Easier said than done.

I wrote to a friend last week who started a new job. Not just any new job but a big new job.  She is starting over fresh on the heels of a long and messy divorce. She is patiently allowing herself to go through the process of being reinvented and finding the new normal in the second half of life.  When I asked how it was all going, she told me all was well and ended her text with “practicing gratitude.” 

Oh yes. There it was.

Gratitude doesn’t come naturally for most of us. It must be practiced. It must be searched for in these days when the ugly creeps into our hearts and threatens to suffocate the thankfulness out of us.  It ought to be listed in  journals, captured through the lens of a camera, shouted out in prayer, and flowing from our hearts up to our raised hands as we worship.  It needs to be searched for in the laundry sorting and the washing of dishes, in the picking up of toys, the balancing of checking accounts and the making of lists so we can seek first the kingdom of God and his righteousness.  Gratitude found in unmet expectations allows us to see Jesus moving among us, without needing our why’s to be answered and regardless of what outcome we think should be.

Sometimes practicing gratitude feels like a little war of the heart as we battle the voices of discontent and the images of how things should be which have crept into our mind’s eye.

The boy I yelled at got an apology the next morning, not for the discipline but for the heart from which the discipline came. It was followed by a request to pray with his mom so both of us could practice gratitude and ultimately kindness to one another in response to the kindness of God.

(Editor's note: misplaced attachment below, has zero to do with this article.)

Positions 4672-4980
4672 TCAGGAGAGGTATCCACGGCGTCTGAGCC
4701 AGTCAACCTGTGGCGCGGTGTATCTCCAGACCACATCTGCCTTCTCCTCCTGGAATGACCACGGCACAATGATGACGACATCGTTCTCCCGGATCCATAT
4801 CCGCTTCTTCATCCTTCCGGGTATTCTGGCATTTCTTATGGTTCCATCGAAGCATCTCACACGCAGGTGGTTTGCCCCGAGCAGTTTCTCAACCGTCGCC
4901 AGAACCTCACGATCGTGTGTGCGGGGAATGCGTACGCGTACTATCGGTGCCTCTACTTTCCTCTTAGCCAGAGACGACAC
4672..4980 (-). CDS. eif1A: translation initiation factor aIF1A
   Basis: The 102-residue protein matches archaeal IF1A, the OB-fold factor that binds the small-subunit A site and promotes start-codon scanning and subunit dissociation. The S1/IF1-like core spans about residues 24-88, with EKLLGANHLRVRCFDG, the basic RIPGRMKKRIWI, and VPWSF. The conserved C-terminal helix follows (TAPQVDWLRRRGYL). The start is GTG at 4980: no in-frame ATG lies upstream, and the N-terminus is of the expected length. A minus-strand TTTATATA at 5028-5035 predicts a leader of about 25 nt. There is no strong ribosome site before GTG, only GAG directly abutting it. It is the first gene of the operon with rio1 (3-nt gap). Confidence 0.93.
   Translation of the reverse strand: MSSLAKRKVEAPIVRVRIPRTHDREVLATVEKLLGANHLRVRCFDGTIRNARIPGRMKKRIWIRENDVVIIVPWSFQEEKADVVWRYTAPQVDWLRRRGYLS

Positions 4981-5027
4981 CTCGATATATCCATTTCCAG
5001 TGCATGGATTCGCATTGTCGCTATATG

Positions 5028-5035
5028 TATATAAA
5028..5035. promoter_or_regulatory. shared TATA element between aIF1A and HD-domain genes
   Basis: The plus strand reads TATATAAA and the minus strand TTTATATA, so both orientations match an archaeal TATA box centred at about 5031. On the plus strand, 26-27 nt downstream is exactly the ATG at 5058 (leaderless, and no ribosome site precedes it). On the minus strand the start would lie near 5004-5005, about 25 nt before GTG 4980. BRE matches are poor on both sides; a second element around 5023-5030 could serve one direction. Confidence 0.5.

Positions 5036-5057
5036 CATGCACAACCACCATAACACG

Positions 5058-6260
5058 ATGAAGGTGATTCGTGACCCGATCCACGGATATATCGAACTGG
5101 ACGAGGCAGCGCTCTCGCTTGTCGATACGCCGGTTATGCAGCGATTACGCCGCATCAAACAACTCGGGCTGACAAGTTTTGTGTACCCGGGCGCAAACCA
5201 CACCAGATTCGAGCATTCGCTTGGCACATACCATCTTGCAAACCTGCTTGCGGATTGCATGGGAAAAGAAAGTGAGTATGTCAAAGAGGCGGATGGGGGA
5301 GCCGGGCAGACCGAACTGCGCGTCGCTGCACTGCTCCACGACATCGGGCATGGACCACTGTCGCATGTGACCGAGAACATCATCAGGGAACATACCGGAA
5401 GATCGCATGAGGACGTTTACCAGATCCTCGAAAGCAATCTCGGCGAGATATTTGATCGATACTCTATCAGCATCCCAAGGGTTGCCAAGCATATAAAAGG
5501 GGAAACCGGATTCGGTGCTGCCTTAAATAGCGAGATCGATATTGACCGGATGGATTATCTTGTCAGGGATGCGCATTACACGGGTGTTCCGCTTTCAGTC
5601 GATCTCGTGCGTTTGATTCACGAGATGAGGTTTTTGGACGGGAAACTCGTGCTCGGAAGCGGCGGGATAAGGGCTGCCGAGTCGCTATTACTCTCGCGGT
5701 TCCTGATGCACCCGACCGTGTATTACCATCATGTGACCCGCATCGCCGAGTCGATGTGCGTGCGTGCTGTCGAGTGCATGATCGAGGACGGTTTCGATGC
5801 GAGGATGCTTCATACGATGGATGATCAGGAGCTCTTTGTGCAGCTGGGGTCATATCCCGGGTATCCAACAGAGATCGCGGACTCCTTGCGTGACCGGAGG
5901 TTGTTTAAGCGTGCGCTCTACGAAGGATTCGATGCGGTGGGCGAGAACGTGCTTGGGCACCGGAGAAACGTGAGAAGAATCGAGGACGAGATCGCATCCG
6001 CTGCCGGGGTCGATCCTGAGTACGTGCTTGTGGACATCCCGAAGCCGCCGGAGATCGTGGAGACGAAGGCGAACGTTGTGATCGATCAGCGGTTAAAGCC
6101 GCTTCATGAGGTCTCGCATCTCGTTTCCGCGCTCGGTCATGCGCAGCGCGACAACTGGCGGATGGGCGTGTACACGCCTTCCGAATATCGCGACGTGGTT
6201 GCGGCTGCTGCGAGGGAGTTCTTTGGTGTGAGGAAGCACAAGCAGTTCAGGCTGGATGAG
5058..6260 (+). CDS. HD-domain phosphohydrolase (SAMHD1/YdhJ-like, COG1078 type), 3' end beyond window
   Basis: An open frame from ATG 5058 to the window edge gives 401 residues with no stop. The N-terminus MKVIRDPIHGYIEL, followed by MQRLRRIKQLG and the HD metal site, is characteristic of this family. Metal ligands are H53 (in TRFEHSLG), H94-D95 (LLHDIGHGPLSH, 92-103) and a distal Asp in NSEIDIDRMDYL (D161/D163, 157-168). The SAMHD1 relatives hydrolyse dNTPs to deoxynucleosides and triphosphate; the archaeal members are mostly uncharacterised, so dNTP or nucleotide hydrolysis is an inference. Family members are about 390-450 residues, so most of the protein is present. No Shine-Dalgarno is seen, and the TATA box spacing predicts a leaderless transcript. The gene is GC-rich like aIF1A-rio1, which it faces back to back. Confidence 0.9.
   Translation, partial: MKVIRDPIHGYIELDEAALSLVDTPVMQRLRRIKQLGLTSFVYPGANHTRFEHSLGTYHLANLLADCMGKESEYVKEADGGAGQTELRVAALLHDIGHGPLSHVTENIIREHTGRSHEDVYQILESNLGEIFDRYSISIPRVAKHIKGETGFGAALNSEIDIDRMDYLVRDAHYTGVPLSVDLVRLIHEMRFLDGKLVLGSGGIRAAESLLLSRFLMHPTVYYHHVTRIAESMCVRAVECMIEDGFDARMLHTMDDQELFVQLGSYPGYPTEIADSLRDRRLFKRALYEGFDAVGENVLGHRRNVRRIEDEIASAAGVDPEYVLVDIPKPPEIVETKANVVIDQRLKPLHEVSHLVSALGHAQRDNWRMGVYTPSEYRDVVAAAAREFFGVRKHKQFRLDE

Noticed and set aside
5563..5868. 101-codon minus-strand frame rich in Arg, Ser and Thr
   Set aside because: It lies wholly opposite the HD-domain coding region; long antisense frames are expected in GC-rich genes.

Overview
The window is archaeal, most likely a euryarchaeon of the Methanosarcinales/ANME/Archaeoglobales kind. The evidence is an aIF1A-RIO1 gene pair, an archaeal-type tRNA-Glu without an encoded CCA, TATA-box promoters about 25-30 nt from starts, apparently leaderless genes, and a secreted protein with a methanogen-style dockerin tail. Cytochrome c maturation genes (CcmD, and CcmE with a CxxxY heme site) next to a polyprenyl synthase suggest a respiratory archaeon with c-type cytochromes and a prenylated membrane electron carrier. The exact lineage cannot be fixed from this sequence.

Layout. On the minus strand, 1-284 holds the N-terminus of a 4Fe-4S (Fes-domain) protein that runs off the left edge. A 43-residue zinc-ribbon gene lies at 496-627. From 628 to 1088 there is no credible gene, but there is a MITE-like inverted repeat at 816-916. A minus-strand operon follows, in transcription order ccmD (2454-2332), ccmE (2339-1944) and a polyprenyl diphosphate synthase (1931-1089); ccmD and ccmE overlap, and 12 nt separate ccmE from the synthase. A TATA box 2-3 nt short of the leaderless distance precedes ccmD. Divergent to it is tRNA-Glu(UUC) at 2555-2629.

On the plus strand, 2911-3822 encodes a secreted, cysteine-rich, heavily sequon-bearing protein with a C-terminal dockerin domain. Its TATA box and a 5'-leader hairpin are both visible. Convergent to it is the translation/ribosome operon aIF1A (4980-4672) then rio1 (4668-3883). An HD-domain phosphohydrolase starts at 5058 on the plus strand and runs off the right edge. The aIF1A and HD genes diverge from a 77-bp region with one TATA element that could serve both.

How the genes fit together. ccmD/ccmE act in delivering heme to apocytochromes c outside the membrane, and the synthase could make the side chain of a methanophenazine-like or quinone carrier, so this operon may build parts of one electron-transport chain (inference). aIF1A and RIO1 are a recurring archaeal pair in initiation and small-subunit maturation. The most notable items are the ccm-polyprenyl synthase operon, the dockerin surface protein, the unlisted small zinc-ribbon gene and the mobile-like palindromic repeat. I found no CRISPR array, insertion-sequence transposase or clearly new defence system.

Do you struggle with contentment? What stirs it up? How do you battle it?

8 thoughts on “Where The Lines Have Fallen

  1. Julia Schmidt says:

    “Sometimes practicing gratitude feels like a little war of the heart…” A little war? A LITTLE war? Well, yes, but sometimes it feels like a battle of epic proportions wherein I die to myself, grasping the sword of my “rights” with my last ounce of strength and finally gasping out, with my last breath, “Okay, God, Your way is better.”

    Thank you so much for posting this. It’s a constant struggle, especially in our culture, to take my eyes of the “should have beens” and “I deserves” and put them on the cross. Because as much as I act to the contrary, I am firmly convinced that His plan, which generally involves the things about which I am discontent, whether they arrived in my life through my own stupidity or by divine appointment, is always, ALWAYS better.

    Excuse me while I go spend a little time on my knees now… 🙂

  2. Heather Doleshel says:

    I needed this today!!!! Could have copied and pasted this “walk up the stairs” from a certain someone in my house and I’m pretty sure I reacted the exact same way. Love you friend, thanks for encouraging us!